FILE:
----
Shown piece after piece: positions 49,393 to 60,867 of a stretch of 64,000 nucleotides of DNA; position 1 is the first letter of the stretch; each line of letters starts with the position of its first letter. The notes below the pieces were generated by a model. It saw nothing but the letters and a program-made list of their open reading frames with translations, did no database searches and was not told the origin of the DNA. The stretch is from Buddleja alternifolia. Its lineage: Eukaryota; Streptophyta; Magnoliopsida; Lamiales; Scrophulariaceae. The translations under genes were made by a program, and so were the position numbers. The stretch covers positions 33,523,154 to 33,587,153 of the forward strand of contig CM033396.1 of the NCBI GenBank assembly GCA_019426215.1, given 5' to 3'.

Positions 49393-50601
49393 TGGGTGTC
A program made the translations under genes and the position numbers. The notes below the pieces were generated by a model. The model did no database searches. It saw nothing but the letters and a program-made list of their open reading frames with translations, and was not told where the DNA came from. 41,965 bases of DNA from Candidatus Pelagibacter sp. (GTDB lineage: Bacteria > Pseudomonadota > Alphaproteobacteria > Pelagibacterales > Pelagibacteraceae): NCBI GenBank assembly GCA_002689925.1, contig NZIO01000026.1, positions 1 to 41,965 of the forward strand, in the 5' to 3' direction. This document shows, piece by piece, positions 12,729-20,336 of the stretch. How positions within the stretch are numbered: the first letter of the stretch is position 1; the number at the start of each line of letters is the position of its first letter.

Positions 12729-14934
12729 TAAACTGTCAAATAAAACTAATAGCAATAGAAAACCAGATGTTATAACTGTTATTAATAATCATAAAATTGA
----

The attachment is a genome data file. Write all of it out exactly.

Shown piece after piece: positions 49,393 to 60,867 of a stretch of 64,000 nucleotides of DNA; position 1 is the first letter of the stretch; each line of letters starts with the position of its first letter. The notes below the pieces were generated by a model. It saw nothing but the letters and a program-made list of their open reading frames with translations, did no database searches and was not told the origin of the DNA. The stretch is from Buddleja alternifolia. Its lineage: Eukaryota; Streptophyta; Magnoliopsida; Lamiales; Scrophulariaceae. The translations under genes were made by a program, and so were the position numbers. The stretch covers positions 33,523,154 to 33,587,153 of the forward strand of contig CM033396.1 of the NCBI GenBank assembly GCA_019426215.1, given 5' to 3'.

Positions 49393-50601
49393 TGGGTGTC
A program made the translations under genes and the position numbers. The notes below the pieces were generated by a model. The model did no database searches. It saw nothing but the letters and a program-made list of their open reading frames with translations, and was not told where the DNA came from. 41,965 bases of DNA from Candidatus Pelagibacter sp. (GTDB lineage: Bacteria > Pseudomonadota > Alphaproteobacteria > Pelagibacterales > Pelagibacteraceae): NCBI GenBank assembly GCA_002689925.1, contig NZIO01000026.1, positions 1 to 41,965 of the forward strand, in the 5' to 3' direction. This document shows, piece by piece, positions 12,729-20,336 of the stretch. How positions within the stretch are numbered: the first letter of the stretch is position 1; the number at the start of each line of letters is the position of its first letter.

Positions 12729-14934
12729 TAAACTGTCAAATAAAACTAATAGCAATAGAAAACCAGATGTTATAACTGTTATTAATAATCATAAAATTGA